#TrumpMorgan: President Blasts Brussels, Backs Britain, Disavows Modern Feminism

U.S. President Donald Trump blasted the European Union, disavowed modern feminism, and proclaimed his love for Britain and dedication to the special relationship in a wide-ranging ITV interview recorded in Davos.

President Trump told his interviewer, controversial journalist and former Celebrity Apprentice winner Piers Morgan, that he “had a lot of problems with the European Union”, and that these “may morph into something very big from a trade standpoint”.

Alluding to the bloc’s protectionist practices, to which Britain is currently party, having surrendered control of its trade policy to Brussels when it joined the EU/EEC in the 1970s, he explained: “We cannot get our product in. It’s very, very tough. And yet they send their product to us – no taxes, very little taxes, it’s very unfair … [T]he European Union has been very, very unfair to the United States, and I think it’ll turn out to be very much to their detriment.”

The United States is Britain’s single biggest trade partner, and if Britain is dragged into a trade dispute with America by Brussels it could prove very damaging.

On the other hand, the president is keen for a bilateral trade agreement with the United Kingdom once it is finally free to set its own trade policy, which could prove a huge boon to British exporters if their European rivals find themselves subject to tariffs — provided the British government seizes the opportunity, of course.

Britain’s ability to seize such an opportunity has been hampered by Prime Minister Theresa May’s concessionary approach to the Brexit talks, with the president gently criticising her decision to sign up to a two-year “transition period” in which Britain will remain subject to all the EU’s rules and regulations.

“So we are going to make a deal with the UK, that will be great,” he said.

“As you know, [we’re] somewhat restricted. Because of Brexit you have a two-year restriction. And when that restriction is up we’re going to be your great trading partner. It’s a tough restriction to have. You know for a couple of years, you have very strong lack of being able to do things.”

Trump indicated he would have been far tougher himself, telling Morgan: “I think I would have negotiated it differently. I would have had a different attitude … I would have said that the European Union is not cracked up to what it’s supposed to be, and I would have taken a tougher stand in getting out… I have a lot of problems with the European Union.”

One of the few major political figures to predict the outcome of the EU referendum correctly, the president reiterated his belief that the vote to Leave the European Union was largely a result of people’s unhappiness with the bloc’s role in facilitating uncontrolled mass migration.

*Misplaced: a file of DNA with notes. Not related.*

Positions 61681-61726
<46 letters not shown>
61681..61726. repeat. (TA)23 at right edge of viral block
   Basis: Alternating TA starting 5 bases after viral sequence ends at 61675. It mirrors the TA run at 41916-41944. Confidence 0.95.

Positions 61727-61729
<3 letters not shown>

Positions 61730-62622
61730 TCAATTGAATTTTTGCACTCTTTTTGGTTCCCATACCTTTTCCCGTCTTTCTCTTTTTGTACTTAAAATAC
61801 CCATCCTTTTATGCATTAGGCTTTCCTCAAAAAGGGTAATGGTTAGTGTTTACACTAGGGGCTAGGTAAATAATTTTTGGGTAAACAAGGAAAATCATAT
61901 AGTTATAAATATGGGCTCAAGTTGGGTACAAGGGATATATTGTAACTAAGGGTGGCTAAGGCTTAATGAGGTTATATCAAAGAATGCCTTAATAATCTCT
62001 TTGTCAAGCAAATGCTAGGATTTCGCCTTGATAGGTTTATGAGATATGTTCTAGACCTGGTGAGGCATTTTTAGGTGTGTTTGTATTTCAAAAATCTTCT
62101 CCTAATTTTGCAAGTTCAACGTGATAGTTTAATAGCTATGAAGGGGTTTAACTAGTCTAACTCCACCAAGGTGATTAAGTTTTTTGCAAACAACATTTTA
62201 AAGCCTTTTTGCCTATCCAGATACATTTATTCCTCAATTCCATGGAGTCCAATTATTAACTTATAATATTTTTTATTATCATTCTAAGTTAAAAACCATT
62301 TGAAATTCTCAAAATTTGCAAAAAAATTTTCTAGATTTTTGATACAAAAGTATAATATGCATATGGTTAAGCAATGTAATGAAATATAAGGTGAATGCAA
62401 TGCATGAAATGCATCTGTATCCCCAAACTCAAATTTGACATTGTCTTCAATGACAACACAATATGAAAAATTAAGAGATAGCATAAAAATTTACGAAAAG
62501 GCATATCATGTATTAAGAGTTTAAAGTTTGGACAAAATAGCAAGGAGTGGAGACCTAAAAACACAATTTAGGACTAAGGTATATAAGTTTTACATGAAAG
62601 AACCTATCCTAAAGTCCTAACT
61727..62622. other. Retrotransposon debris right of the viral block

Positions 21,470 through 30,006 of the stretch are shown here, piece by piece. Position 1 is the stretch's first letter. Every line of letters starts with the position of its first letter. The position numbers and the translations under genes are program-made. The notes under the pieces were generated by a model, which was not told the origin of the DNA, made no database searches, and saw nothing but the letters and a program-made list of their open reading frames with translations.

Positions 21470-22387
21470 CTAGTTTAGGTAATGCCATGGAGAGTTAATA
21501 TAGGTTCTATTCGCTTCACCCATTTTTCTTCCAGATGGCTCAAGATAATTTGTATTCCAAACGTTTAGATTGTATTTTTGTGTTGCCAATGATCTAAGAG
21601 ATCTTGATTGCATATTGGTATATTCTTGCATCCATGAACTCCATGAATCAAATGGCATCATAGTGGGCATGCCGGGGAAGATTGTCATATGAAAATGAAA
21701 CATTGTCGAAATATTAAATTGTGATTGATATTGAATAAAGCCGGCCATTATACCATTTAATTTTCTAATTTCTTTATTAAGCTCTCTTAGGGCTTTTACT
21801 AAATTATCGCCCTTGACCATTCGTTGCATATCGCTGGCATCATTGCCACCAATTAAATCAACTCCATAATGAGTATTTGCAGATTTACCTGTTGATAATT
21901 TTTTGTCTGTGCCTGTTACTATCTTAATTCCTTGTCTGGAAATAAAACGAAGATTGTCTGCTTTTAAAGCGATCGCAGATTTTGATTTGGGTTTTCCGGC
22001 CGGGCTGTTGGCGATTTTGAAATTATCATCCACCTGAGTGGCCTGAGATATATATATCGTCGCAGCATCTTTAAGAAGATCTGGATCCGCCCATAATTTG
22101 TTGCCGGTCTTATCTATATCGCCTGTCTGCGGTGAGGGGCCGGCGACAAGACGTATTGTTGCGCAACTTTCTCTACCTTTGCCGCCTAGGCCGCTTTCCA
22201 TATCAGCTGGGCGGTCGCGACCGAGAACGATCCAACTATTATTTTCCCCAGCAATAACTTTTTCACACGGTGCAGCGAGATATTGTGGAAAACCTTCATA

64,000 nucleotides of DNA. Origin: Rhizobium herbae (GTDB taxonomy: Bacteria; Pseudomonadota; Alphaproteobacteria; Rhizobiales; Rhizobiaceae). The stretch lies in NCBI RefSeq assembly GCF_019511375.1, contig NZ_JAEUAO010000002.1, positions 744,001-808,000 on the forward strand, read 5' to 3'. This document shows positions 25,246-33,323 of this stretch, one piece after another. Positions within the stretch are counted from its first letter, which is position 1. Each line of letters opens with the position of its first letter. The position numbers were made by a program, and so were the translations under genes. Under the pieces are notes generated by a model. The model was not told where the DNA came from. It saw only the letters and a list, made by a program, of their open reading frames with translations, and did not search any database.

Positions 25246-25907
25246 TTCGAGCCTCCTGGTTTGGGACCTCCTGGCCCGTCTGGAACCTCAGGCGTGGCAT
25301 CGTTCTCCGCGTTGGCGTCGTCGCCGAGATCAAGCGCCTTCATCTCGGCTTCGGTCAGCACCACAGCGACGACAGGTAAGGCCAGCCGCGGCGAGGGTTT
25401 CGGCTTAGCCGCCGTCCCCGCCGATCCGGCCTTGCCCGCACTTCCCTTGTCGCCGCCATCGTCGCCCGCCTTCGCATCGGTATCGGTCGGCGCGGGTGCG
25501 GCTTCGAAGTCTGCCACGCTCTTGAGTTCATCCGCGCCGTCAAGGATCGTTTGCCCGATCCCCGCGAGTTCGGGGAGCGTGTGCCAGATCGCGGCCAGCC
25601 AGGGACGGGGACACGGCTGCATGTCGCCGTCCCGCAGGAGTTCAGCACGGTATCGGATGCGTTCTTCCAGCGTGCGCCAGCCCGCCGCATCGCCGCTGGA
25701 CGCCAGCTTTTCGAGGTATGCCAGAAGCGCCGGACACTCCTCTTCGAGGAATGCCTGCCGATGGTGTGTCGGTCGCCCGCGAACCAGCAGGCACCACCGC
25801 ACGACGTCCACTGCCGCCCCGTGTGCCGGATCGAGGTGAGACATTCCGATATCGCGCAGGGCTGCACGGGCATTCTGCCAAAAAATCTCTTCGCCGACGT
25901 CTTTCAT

“I know the British people and I understand the British people, and the British people wanted to have control over their country,” he said.

“And they don’t want to have people coming from all over the world into Britain and they don’t know anything about these people. And I said because of immigration, and to a certain extent because of trade, but mostly immigration, I said that Brexit is going to be a big upset and I was right.”

The President said he was “a tremendous supporter” of the United Kingdom, and pledged “we will come to your defence if anything should happen”, before discussing his own British roots.

“You’re half-British, right?” asked Morgan.

“Well, my mother was born in Scotland, in the Hebrides.”

“That makes you half-British.”

“My mother was born in Stornoway. You know what they call that? ‘Serious Scotland’, right? That’s ‘Serious Scotland’. She was born in Stornoway.”

“Do you feel half-British?”

“I sort of do. I love the country.”

The president went on to discuss his Scottish mother’s great respect for the Royal Family, as he did while still president-elect.

One of the comments in the interview which has caused more upset among Britain’s left-liberal chattering classes was the president’s assertion that he would not say he was a feminist — although he was “for women, for men, for everyone”.

Polls suggest that President Trump is, in fact, in line with the great majority of the British public on this. Just 9 per cent of British women — and 7 per cent of Britons overall — said they would identify as ‘feminist’ in a 2016 survey by the Fawcett Society, although a big majority supported equal rights.

This suggests that, like President Trump, most Britons have come to associate feminism with the campus radicals and radical left-wingers which are its most prominent advocates in the modern era.

Follow Jack Montgomery on Twitter: @JackBMontgomery
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